News from the technological frontier.

Science, technology, and life.
Feb. 17 2005 2:30 PM

Life on Mars?

And other news from the technological frontier.

Latest Human Nature columns: 1) The pseudo-feminist show trial of Larry Summers. 2) Life arrives on a moon of Saturn. 3) The creature genetic engineers fear most. 4) The creepy solution to the stem-cell debate.

Two NASA scientists claim to have found possible evidence of life on Mars. They say signs of methane on Mars resemble evidence that has been shown to reflect water and microbial life in caves on Earth. To prove it, we'd have to send a probe to drill into Mars.

William Saletan William Saletan

Will Saletan writes about politics, science, technology, and other stuff for Slate. He’s the author of Bearing Right.


The army is using an online war video game to recruit young soldiers. More than four million users have registered at America's Army, which includes mock battles. Red smoke marks each wounding; bodies are never blown apart. Army's spin: "We have a Teen rating that allows 13-year-olds to play, and in order to maintain that rating we have to adhere to certain standards." Critique: 13? We'd rather let you have the gore. ... 11:30 a.m. PT

Animal rights activists called for federal regulation of pet cloning. The industry, which one company says will have "a multibillion-dollar market," is unregulated. The American Anti-Vivisection Society wants it regulated by the Agriculture Department under the Animal Welfare Act. Activists' spins: 1) It's inhumane to the clones. 2) It's cruel to the homeless animals people should be adopting instead. 3) It's a rip-off, because contrary to buyers' expectations, a cloned cat differs from the original. Pet cloning industry spin: "We bend over backward to make sure people are doing this for the right reasons." Critique: And what reasons are those?

Lawmakers introduced federal legislation to expand funding of stem-cell research. President Bush has restricted funding of human embryonic stem-cell research to cell lines derived from embryos destroyed before Aug. 9, 2001. The new legislation would abolish that cutoff date. Opponents' spin: This will let embryo research get out of control. Proponents' spin: Look at the flight of embryo researchers to California and other countries. It's already out of control, and if we don't fund it, we can't control it.

Philadelphia's mayor wants to equip the whole city for wireless broadband. Fifty local jurisdictions are setting up public broadband networks; more are expected to follow if Philadelphia joins the list. Applications proposed by city officials: 1) Poor folks could use the Web. 2) Cops on the street could access mug shots. 3) Delivery drivers could upload and download inventory data. ... 9:30 a.m. PT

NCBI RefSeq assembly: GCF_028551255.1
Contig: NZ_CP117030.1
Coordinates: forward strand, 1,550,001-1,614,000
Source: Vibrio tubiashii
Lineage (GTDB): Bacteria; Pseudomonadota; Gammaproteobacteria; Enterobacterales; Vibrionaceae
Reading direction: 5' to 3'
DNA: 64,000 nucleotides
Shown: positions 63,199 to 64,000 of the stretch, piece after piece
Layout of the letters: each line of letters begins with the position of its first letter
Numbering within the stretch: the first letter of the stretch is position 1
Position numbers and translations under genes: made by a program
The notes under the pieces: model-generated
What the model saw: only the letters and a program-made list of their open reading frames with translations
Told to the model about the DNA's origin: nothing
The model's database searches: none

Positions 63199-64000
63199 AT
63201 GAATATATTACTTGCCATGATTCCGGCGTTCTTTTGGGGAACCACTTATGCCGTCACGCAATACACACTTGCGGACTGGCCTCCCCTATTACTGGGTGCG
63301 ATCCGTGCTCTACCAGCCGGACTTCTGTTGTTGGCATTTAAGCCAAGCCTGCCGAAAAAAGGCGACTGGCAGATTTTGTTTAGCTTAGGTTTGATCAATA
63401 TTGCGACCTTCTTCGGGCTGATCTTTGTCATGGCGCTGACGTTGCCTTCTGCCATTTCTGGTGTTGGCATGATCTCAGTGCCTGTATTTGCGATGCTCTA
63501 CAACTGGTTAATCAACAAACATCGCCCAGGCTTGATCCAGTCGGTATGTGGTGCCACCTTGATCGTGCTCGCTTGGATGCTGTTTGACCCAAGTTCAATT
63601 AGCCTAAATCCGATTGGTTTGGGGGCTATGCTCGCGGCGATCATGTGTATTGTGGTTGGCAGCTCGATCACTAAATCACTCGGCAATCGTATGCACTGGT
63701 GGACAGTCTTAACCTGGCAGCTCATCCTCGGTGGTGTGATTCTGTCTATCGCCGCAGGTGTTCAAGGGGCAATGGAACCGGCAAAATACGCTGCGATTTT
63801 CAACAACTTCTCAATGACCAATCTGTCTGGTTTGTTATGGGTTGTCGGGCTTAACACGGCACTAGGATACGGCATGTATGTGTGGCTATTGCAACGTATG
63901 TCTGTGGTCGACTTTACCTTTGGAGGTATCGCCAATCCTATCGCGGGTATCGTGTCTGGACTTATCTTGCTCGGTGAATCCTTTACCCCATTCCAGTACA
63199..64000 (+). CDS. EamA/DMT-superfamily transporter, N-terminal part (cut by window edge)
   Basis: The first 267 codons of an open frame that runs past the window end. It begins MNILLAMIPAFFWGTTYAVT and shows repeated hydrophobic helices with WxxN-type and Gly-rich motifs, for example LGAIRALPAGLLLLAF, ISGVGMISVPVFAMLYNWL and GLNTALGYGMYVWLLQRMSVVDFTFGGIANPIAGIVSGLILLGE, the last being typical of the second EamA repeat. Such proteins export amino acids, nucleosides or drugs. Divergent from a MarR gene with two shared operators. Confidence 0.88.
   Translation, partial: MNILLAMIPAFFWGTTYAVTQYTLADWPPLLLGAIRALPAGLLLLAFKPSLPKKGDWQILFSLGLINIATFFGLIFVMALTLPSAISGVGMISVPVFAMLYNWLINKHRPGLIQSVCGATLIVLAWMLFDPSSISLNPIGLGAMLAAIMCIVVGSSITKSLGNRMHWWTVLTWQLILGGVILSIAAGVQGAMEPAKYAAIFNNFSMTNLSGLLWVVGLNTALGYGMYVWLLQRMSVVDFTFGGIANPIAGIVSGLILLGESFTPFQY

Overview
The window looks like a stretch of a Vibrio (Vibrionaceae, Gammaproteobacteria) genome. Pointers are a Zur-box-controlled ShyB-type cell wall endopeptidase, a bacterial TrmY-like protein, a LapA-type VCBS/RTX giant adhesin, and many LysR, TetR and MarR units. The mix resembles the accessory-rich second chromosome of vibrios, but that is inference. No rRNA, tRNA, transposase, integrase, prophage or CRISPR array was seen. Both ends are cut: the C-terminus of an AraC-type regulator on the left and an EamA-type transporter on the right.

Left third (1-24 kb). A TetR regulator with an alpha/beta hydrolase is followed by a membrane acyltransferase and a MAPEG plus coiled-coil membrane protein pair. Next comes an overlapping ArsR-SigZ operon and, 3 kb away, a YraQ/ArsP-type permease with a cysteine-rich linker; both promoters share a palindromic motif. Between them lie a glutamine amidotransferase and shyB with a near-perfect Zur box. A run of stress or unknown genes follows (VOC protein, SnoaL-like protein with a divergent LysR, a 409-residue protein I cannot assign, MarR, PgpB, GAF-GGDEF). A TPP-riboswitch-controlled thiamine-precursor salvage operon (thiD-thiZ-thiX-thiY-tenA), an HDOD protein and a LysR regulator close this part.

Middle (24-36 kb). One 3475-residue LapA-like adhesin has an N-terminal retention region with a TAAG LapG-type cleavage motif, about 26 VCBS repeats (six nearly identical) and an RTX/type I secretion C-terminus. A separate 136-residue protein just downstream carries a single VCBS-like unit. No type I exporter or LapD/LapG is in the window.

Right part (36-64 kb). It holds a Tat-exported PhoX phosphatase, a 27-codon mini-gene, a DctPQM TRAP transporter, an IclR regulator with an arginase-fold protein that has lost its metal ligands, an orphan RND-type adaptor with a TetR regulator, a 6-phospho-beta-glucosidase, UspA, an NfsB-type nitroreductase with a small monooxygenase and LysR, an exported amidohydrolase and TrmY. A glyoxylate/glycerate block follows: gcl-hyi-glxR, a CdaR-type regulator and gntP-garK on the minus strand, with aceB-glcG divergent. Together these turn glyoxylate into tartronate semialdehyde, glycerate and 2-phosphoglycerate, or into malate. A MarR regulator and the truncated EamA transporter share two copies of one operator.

Wednesday, Feb. 16, 2005


The U.S. will send robots with machine guns to Iraq within two months. Robots are already digging up bombs there and searching caves in Afghanistan. Shallow anti-robot spins: They cost a lot of money, and they'll accidentally kill civilians. Pro-robot spins: They cost less than soldiers do, they're fearless, they're focused, they'll make war casualty-free for us, and they'll learn how to avoid killing civilians. Deep anti-robot spins: The cheaper and safer war is for us, the more we'll indulge in it—and the more we can trust robots to run it, the less attention we'll pay.

A murder jury rejected the Zoloft defense. The defendant, 15, killed his grandparents when he was 12. The judge told jurors they could acquit him based on "involuntary intoxication" if his lawyers proved 1) he didn't know Zoloft could intoxicate him, 2) he followed a doctor's prescription, and 3) the drug made him unable to tell right from wrong. The jury decided Zoloft "played a part in his behavior," but it didn't compel him to kill, and he knew right from wrong. A spokesman for Zoloft's manufacturer says the Zoloft defense has succeeded in only one of 14 criminal cases. Spin from a lawyer suing the manufacturer: It's a dangerous "mind-altering pill. What in the name of God are we doing to our children?" Counterspin: Maybe in this case we should ask what our children are doing to us.

Coffee may prevent cancer. In a big Japanese study, coffee drinkers were less than half as likely as non-coffee drinkers to get liver cancer. The more coffee they drank, the lower the cancer risk. Another study indicates coffee can reduce the risk of rectal cancer, but only if it's decaffeinated. Spin: Maybe it's the antioxidants. Counterspin: Maybe people who drink decaf just have healthier habits in general. And caffeine can cause miscarriage or aggravate menopause. Implication: Don't assume all addictions are unhealthy.



More Than Scottish Pride

Scotland’s referendum isn’t about nationalism. It’s about a system that failed, and a new generation looking to take a chance on itself. 

What Charles Barkley Gets Wrong About Corporal Punishment and Black Culture

Why Greenland’s “Dark Snow” Should Worry You

If You’re Outraged by the NFL, Follow This Satirical Blowhard on Twitter

The Best Way to Organize Your Fridge


The GOP’s Focus on Fake Problems

Why candidates like Scott Walker are building campaigns on drug tests for the poor and voter ID laws.

Sports Nut

Giving Up on Goodell

How the NFL lost the trust of its most loyal reporters.

Is It Worth Paying Full Price for the iPhone 6 to Keep Your Unlimited Data Plan? We Crunch the Numbers.

Farewell! Emily Bazelon on What She Will Miss About Slate.

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